Monday, June 28, 2010

How it works

Steve Goddard has brought forth another one of his whistling-through-the-graveyard articles on the Arctic sea ice. And in a classic WUWT move, he offers the following two quotes:

From The New York Times, 1969

From the 9th century to the 13th century almost no ice was reported there. This was the period- of Norse colonization of’ Iceland and Greenland. Then, conditions worsened and the Norse colonies declined. After the Little Ice Age of 1650 to 1840 the ice began to vanish near Iceland and had almost disappeared when the trend re versed, disastrously crippling Icelandic fisheries last year.

From The New York Times, 2000

The thick ice that has for ages covered the Arctic Ocean at the pole has turned to water, recent visitors there reported yesterday. At least for the time being, an ice-free patch of ocean about a mile wide has opened at the very top of the world, something that has presumably never before been seen by humans and is more evidence that global warming may be real and already affecting climate. The last time scientists can be certain the pole was awash in water was more than 50 million years ago.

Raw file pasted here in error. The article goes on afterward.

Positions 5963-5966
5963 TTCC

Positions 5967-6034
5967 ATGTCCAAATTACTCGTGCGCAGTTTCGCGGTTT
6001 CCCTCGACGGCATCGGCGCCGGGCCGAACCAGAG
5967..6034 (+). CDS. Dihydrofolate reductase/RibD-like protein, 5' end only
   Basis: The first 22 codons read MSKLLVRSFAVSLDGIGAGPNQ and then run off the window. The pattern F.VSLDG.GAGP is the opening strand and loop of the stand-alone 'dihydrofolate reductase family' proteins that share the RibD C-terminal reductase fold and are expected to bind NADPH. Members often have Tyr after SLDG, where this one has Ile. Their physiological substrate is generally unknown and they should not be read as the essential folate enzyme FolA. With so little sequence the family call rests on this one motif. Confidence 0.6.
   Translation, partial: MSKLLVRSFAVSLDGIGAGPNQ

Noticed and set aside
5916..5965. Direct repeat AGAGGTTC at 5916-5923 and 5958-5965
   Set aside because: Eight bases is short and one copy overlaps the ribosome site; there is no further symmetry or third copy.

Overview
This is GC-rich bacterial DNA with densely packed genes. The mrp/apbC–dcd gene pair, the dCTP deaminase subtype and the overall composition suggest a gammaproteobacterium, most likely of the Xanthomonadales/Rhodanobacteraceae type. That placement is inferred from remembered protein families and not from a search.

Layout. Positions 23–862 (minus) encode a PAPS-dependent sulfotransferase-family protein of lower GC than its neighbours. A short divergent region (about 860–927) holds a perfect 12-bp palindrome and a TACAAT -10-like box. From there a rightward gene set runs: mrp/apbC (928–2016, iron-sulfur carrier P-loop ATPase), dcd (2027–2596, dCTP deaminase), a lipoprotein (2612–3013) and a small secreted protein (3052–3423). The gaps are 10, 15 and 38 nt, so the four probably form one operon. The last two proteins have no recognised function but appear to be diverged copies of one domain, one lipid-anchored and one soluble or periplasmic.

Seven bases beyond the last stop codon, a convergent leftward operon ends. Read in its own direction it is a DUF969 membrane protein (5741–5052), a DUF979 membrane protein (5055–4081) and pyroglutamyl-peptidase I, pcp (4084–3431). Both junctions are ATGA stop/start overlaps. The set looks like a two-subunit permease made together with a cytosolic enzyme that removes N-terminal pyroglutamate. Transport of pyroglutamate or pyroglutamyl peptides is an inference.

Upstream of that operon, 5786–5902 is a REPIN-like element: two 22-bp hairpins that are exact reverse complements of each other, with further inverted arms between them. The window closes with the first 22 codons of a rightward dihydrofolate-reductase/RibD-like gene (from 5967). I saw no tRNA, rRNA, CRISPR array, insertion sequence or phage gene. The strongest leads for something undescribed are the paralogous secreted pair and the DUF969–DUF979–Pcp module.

Is it possible that the IPCC is trying to rewrite the history books?


So, do these two news articles published thirty years apart contradict each other? (Not that that would be such an amazing thing if it were true.) As it turns out, no. Follow the quote back to the source and you find:

Col. Joseph O. Fletcher, a retired Air Force polar specialist now with the Rand Corporation in California, has cited the absence of pack ice around Iceland as an index of such trends.

From the 9th century to the 13th century almost no ice was reported there. This was the period- of Norse colonization of’ Iceland and Greenland. Then, conditions worsened and the Norse colonies declined. After the Little Ice Age of 1650 to 1840 the ice began to vanish near Iceland and had almost disappeared when the trend re versed, disastrously crippling Icelandic fisheries last year.


Steven implies that "there" is the Arctic, when "there" is actually "pack ice around Iceland." If this confusion is deliberate, he lied. If accidental, he's lazy and sloppy. As is so often the case with deniers, it's hard to tell which.

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